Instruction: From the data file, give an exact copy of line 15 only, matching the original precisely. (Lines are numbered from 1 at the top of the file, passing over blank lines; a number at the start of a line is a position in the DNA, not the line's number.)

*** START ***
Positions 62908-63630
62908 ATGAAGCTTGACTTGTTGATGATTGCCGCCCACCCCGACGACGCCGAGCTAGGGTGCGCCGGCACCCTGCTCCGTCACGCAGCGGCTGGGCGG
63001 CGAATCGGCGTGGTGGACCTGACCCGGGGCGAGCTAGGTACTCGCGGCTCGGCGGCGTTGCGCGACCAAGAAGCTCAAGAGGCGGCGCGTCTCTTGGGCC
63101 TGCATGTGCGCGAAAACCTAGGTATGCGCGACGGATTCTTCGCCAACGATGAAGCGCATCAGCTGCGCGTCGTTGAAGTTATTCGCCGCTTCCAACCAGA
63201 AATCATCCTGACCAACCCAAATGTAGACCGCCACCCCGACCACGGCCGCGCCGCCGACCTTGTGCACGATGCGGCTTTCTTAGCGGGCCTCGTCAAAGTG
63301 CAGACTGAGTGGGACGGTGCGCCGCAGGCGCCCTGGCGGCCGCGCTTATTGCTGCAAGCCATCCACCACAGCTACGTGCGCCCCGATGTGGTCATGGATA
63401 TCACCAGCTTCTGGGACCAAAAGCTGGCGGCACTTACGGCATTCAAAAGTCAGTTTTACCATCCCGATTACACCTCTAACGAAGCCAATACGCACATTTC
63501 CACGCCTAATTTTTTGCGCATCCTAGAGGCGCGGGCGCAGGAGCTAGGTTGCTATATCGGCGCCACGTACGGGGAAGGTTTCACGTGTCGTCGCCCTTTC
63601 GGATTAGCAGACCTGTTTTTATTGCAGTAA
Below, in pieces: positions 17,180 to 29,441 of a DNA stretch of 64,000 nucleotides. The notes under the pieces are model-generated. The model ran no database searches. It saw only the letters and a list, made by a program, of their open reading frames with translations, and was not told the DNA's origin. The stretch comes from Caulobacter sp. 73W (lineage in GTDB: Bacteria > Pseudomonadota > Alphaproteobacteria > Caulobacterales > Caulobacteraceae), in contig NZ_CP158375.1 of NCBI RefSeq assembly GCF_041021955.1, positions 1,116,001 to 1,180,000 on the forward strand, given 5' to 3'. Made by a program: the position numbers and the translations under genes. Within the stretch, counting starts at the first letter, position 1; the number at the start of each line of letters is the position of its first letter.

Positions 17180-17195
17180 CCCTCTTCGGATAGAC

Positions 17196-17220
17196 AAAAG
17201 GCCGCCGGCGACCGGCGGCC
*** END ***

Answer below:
17201 GCCGCCGGCGACCGGCGGCC